I, Claudius (1976) s01e10 Episode Script

Fool's Luck.

I call upon the noble Appius Junius Silanus to speak.
Senators, I was summoned here from Spain by our Emperor.
By our late Emperor.
(LAUGHTER) I need hardly describe to you the feelings with which I made the journey.
A few months ago, hearing that a friend was sick, I went to see him.
"What is it that ails you?" I asked him.
He smiled.
"Appius Silanus," he said, "I have been summoned to Rome.
" He meant, of course, that he was dying.
I arrived here yesterday.
Today, the Emperor is dead instead of me.
Let that notorious phrase.
'' summoned to Rome'' perish with him, from our language forever! And let us return once again to the sanity of a republic! (CHEERING) Senators! Senators! Senators.
The Praetorian Guards have carried off Caligula's Uncle Claudius and proclaimed him Emperor! Did you hear me? The Guards have proclaimed Tiberius Claudius Emperor! (LAUGHTER) Come on, sir.
Drink up.
I d-don't want any wine.
do you er? Do you mind if I? Do as you like.
I'm y-your prisoner, not you mine.
No, no, you're not our prisoner.
You're our Emperor.
I've told you a d-dozen times, I d-don't want to be Emperor.
You're a funny chap.
You're the only person in the country who doesn't want to be an emperor, and yet here you are, chosen to be one.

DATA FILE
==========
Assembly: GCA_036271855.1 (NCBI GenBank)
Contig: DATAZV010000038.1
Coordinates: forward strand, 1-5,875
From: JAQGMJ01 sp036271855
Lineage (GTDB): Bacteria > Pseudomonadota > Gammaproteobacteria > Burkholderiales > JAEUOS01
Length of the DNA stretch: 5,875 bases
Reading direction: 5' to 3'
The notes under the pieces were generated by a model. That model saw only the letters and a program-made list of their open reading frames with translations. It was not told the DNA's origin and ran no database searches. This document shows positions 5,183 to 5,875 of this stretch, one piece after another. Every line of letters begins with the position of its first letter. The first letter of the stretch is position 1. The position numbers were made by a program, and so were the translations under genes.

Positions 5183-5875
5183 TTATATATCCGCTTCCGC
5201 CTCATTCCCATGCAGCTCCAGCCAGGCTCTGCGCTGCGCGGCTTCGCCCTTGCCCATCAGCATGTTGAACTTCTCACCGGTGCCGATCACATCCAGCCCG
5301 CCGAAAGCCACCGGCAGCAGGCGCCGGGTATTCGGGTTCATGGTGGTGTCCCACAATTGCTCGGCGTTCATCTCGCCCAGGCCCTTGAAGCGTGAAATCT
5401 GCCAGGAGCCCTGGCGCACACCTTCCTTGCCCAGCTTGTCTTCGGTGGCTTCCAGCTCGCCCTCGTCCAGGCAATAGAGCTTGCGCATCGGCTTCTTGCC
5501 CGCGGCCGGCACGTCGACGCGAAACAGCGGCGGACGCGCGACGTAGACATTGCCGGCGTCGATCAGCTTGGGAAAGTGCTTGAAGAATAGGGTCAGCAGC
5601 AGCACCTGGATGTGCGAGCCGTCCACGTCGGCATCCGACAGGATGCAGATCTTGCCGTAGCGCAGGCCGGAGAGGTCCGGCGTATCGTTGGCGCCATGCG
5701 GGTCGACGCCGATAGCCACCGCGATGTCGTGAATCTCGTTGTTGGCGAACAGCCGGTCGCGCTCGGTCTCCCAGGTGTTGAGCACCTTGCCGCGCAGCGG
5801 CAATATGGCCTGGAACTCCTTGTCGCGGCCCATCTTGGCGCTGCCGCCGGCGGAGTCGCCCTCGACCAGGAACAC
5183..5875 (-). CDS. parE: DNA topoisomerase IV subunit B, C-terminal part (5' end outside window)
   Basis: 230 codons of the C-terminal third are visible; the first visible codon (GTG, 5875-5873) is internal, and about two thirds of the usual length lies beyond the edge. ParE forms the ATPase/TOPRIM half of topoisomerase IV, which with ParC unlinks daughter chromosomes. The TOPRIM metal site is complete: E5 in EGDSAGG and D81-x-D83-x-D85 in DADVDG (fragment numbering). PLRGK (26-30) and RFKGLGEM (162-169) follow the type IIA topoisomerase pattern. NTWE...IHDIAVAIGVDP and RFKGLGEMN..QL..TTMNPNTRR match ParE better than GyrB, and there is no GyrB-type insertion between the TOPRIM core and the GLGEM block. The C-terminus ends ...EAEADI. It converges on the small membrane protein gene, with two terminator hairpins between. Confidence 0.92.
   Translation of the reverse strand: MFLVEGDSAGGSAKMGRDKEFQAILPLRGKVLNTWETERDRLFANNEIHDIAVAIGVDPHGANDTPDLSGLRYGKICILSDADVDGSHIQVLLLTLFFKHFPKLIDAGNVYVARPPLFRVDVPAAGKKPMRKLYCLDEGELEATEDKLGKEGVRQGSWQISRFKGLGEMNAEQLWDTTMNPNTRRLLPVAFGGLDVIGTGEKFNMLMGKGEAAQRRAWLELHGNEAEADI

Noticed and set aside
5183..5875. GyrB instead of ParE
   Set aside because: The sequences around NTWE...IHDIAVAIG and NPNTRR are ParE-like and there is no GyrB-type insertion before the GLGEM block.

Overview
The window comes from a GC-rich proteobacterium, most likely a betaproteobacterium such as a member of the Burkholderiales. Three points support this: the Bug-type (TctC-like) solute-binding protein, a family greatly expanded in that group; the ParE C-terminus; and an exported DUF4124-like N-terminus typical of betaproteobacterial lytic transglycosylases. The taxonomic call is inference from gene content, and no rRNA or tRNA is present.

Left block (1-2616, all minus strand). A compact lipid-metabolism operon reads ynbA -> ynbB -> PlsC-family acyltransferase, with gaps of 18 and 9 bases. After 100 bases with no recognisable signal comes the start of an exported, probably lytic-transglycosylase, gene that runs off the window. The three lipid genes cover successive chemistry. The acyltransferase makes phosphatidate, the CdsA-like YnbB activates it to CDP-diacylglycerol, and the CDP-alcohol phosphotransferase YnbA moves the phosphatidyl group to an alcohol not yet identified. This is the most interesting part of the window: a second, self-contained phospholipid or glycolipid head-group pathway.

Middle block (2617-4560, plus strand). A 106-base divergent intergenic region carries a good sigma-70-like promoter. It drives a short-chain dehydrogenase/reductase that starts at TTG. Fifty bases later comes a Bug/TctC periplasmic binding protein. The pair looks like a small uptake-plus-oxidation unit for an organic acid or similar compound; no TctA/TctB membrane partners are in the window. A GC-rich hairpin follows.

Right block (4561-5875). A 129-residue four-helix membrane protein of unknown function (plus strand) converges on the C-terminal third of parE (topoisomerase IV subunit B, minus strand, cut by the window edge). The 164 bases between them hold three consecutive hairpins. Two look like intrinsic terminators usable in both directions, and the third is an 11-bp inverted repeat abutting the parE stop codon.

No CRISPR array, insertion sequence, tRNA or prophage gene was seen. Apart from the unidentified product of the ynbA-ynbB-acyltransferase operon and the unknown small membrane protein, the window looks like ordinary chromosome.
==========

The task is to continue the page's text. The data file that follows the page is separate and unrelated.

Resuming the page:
Life's full of irony, isn't it?.
Caesar! I've no right to that title and you've no business using it! He's being very awkward.
He's been uncooperative all the way here.
Leave us.
You know, sir, I knew your brother, the noble Germanicus, on the Rhine years ago.
That's all very well for the likes of you, sir.
Being members of the Imperial family, you can afford the luxury of Republican sentiments.
I can't.
I rose through the ranks.
Besides, I've got 4,000 men who need an Emperor if they're to be gainfully employed.
I need not remind you what the result might be if they're let loose on the streets, with nothing to do.
(KNOCKING) Excuse me, sir.
There's a chap here who claims to be the King of Bashan.
C-claims to be or he is? Well.
I don't know.
I didn't know there was a place called Bashan.
- Do you know him, sir?.
- If it's Herod, of course.
L-let him in.
Congratulations, Caesar, on your election! May you long enjoy the great honours these brave soldiers have bestowed on you.
There you are, sir! And he's the King of Bashan.
You've come at the right moment.
Although we've elected him Emperor, Tiberius Claudius wants a Republic.
Perhaps you can persuade him to see the consequences of that.
I wish you wouldn't keep taking it off, sir.
It really suits you.
What is the matter with you, Herod? Do you intend to go along with this farce? Listen, old friend, and be thankful I arrived in Rome.
I know your views, so I know exactly what you're thinking.
You think of yielding up your power to the Senate at the earliest moment.
- Of course.
- You mustn't! First, it would be signal for civil war.
The Senate are a flock of sheep, but there are wolves among them, all convinced they should be Emperor.
Secondly, the moment you relinquish your power, you're a dead man.